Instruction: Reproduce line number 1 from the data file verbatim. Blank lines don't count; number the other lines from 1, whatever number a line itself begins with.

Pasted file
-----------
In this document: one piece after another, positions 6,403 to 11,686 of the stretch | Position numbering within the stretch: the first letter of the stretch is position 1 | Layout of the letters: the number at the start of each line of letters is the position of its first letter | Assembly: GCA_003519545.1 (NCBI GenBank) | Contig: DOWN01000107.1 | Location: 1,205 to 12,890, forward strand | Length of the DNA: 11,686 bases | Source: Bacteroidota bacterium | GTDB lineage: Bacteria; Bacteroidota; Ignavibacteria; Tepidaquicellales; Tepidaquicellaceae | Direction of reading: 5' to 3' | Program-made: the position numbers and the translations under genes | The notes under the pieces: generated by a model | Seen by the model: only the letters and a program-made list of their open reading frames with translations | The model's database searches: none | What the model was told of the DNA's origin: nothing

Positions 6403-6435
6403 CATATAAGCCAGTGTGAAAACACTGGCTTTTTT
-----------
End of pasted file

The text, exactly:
In this document: one piece after another, positions 6,403 to 11,686 of the stretch | Position numbering within the stretch: the first letter of the stretch is position 1 | Layout of the letters: the number at the start of each line of letters is the position of its first letter | Assembly: GCA_003519545.1 (NCBI GenBank) | Contig: DOWN01000107.1 | Location: 1,205 to 12,890, forward strand | Length of the DNA: 11,686 bases | Source: Bacteroidota bacterium | GTDB lineage: Bacteria; Bacteroidota; Ignavibacteria; Tepidaquicellales; Tepidaquicellaceae | Direction of reading: 5' to 3' | Program-made: the position numbers and the translations under genes | The notes under the pieces: generated by a model | Seen by the model: only the letters and a program-made list of their open reading frames with translations | The model's database searches: none | What the model was told of the DNA's origin: nothing